Do you know how the current state contract negotiations are going?

June 9, 2014

No? Neither do we. Realizing that potentially hundreds of millions of dollars are at stake, we believe that like other budget related decisions, these meetings should be open to the public. This is exactly what already occurs in several states.

According to the Reporters Committee for Freedom of the Press, here is how several states treat collective bargaining sessions under their open public meeting laws: 

  • Georgia: “The Act does not exempt meetings concerning negotiations and collective bargaining of public employees.

  • Minnesota: “The Public Employment Labor Relations Act (PELRA) provides that ‘negotiations, mediation sessions and hearings between public employers and public employees’ are public meetings, ‘except when otherwise provided by the director [mediator].’”

  • Mississippi: “No specific exemption.”

  • Montana: “Not a basis for closing a meeting.”

  • Tennessee: “Open, except strategy sessions.”

  • Texas: “The Attorney General has held that the internal deliberations of a city’s collective bargaining team in its preliminary discussions with elected city officials are open to the public but sometimes may be closed if counsel participates. The Attorney General went on to hold that actual bargaining sessions between the city and a police officer’s association are open to the public.”

Also on point:

  • Florida: "The Legislature has, therefore, divided Sunshine Law policy on collective bargaining for public employees into two parts: when the public employer is meeting with its own side, it is exempt from the Sunshine Law; when the public employer is meeting with the other side, it is required to comply with the Sunshine Law."

  • Kansas: “Public bodies can meet in executive session to discuss conduct or status of negotiations, with or without the authorized representative who is actually doing the bargaining. Public bodies cannot have executive session under this exception when meeting with employees.”

  • Oregon: “Labor negotiations shall be conducted in open meetings unless negotiators for both sides request that negotiations be conducted in executive session.”

State/local employment contracts should not be negotiated in secret. Taxpayers are ultimately responsible for funding these agreements. They should be allowed to monitor the negotiation process and to hold government officials accountable for their actions. Open meetings will also quickly identify if one side is being unreasonable in negotiations to help the public determine who is acting in good or bad faith.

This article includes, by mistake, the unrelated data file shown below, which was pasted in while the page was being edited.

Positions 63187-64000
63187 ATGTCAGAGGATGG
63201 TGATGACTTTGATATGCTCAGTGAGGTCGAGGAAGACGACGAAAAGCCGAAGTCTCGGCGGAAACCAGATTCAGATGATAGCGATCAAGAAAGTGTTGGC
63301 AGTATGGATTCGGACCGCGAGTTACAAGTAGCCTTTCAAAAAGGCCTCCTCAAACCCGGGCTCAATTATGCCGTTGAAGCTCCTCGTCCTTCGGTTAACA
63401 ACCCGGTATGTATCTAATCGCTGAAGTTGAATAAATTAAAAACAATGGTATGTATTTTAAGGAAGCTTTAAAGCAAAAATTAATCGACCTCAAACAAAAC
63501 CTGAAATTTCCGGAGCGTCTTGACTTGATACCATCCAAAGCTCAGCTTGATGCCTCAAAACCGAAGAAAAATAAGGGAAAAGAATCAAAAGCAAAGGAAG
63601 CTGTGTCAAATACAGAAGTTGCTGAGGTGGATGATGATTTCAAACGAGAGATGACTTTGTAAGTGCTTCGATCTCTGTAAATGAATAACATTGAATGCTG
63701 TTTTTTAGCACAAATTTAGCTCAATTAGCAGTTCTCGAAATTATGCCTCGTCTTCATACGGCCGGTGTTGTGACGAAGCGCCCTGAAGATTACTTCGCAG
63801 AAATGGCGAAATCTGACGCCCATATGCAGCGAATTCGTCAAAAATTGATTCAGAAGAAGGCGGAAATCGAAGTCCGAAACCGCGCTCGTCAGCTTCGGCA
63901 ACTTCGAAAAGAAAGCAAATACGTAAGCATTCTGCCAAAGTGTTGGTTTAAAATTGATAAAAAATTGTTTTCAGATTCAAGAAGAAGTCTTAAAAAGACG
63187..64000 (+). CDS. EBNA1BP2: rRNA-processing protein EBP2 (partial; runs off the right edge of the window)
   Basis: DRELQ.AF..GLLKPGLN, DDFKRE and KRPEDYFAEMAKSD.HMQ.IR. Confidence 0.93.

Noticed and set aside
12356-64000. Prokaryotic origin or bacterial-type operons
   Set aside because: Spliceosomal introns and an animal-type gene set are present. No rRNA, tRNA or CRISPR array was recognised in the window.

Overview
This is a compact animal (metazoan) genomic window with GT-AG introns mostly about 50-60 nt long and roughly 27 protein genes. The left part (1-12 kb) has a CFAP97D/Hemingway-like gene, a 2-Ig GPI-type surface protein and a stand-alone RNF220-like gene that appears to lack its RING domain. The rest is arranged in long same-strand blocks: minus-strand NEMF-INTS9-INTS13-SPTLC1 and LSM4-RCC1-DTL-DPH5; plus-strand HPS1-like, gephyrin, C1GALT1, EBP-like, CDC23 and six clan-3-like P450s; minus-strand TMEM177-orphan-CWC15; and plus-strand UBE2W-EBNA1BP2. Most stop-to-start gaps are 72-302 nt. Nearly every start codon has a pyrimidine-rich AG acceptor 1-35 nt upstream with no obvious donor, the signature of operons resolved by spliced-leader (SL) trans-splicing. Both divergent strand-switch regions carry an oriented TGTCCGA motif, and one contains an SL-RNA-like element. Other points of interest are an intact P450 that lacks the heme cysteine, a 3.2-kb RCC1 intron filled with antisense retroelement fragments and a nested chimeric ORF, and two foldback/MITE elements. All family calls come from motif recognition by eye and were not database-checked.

There was this proposal last session to address this but it did not receive floor action: SB 6183: Requiring public employee collective bargaining sessions to be open meetings.

Among those supporting this reform (in-part) is the nonpartisan Washington Coalition for Open Government which wrote about the bill:

Amends the Open Public Meetings Act, RCW 42.30.140, to eliminate the provision that says that 'contract negotiations' are not subject to the OPMA. Creates a separate section in the OPMA that requires contract negotiations to be open to the public, but that 'Any individual collective bargaining session may be private if both the employee organization, or its representative, and the public agency, or its representative, agree in writing to waive the open meeting requirement.'

Comments: It is difficult to fathom why the bill tries to make contract negotiations public, but then immediately eviscerates it by allowing negotiations to be made secret again by simple written agreement between the agency and the union with no opportunity for the public to object. Opening the negotiations is for the benefit of the public, not for the agency or union, and the public must be a party to any decision to close the meeting.

Recommended Action: SUPPORT opening of contract negotiations to the public; OPPOSE making it so trivially easy to close contract negotiations to the public.

Additional "details" on the state's current contract negotiations available here.

More background on the state's collective bargaining process shortcomings and the need for more transparency here.